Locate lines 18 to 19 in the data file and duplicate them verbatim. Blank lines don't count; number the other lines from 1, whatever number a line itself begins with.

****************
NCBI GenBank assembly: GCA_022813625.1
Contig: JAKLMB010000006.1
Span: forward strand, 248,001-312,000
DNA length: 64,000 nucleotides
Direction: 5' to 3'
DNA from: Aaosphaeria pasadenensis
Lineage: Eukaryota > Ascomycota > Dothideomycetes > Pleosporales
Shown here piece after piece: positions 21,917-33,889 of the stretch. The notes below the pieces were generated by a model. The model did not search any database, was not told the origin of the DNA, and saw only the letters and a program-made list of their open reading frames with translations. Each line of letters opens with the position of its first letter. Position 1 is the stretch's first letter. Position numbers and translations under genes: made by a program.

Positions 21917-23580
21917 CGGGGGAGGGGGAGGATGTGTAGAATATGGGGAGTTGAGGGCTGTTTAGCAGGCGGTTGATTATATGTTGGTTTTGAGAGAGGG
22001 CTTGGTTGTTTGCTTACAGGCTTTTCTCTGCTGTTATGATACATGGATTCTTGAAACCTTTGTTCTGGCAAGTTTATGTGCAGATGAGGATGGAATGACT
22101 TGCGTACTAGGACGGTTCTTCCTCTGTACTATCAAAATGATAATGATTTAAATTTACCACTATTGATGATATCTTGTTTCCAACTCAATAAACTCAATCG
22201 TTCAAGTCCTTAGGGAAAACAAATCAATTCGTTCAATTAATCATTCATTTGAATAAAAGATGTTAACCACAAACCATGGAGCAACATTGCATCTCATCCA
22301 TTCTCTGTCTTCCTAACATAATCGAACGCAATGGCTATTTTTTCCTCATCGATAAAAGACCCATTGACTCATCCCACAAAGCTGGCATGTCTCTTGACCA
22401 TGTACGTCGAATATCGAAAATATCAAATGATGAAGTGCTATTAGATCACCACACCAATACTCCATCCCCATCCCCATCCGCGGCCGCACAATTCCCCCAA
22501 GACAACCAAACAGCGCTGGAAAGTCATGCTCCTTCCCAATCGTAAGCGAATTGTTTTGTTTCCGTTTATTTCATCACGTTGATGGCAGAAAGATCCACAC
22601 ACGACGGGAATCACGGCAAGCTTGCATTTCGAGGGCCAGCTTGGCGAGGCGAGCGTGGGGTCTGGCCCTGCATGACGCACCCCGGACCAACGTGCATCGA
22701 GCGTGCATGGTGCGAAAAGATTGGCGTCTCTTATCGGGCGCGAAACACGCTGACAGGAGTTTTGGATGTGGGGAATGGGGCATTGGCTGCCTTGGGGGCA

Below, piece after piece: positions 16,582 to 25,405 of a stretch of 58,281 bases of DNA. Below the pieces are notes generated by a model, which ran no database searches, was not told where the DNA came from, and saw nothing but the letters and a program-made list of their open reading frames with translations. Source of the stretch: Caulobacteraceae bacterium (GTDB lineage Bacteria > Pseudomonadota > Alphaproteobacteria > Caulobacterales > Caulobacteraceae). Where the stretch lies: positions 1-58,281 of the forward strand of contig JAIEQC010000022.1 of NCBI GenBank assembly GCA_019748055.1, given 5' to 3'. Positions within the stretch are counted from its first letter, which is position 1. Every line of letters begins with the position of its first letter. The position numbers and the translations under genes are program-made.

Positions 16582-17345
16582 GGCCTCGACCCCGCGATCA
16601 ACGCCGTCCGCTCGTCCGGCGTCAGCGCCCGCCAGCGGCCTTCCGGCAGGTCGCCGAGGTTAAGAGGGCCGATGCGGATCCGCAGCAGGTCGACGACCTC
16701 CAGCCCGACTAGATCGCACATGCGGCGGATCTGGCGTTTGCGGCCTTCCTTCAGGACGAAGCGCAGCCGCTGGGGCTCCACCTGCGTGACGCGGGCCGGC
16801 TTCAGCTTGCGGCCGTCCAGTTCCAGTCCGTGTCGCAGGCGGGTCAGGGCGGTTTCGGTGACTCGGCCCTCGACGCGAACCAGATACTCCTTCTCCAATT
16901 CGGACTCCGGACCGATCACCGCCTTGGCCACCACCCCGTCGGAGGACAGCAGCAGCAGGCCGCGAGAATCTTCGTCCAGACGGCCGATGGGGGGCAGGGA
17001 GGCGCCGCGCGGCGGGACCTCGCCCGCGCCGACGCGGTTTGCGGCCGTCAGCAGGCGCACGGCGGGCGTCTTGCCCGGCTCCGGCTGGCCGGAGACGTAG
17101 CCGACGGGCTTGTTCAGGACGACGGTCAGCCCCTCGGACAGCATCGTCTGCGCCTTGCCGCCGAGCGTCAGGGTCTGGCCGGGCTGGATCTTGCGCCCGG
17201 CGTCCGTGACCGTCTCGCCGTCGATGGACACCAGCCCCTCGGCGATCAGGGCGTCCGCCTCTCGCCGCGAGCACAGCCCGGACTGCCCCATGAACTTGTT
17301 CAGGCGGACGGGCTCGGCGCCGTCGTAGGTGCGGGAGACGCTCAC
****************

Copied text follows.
22701 GCGTGCATGGTGCGAAAAGATTGGCGTCTCTTATCGGGCGCGAAACACGCTGACAGGAGTTTTGGATGTGGGGAATGGGGCATTGGCTGCCTTGGGGGCA

Below, piece after piece: positions 16,582 to 25,405 of a stretch of 58,281 bases of DNA. Below the pieces are notes generated by a model, which ran no database searches, was not told where the DNA came from, and saw nothing but the letters and a program-made list of their open reading frames with translations. Source of the stretch: Caulobacteraceae bacterium (GTDB lineage Bacteria > Pseudomonadota > Alphaproteobacteria > Caulobacterales > Caulobacteraceae). Where the stretch lies: positions 1-58,281 of the forward strand of contig JAIEQC010000022.1 of NCBI GenBank assembly GCA_019748055.1, given 5' to 3'. Positions within the stretch are counted from its first letter, which is position 1. Every line of letters begins with the position of its first letter. The position numbers and the translations under genes are program-made.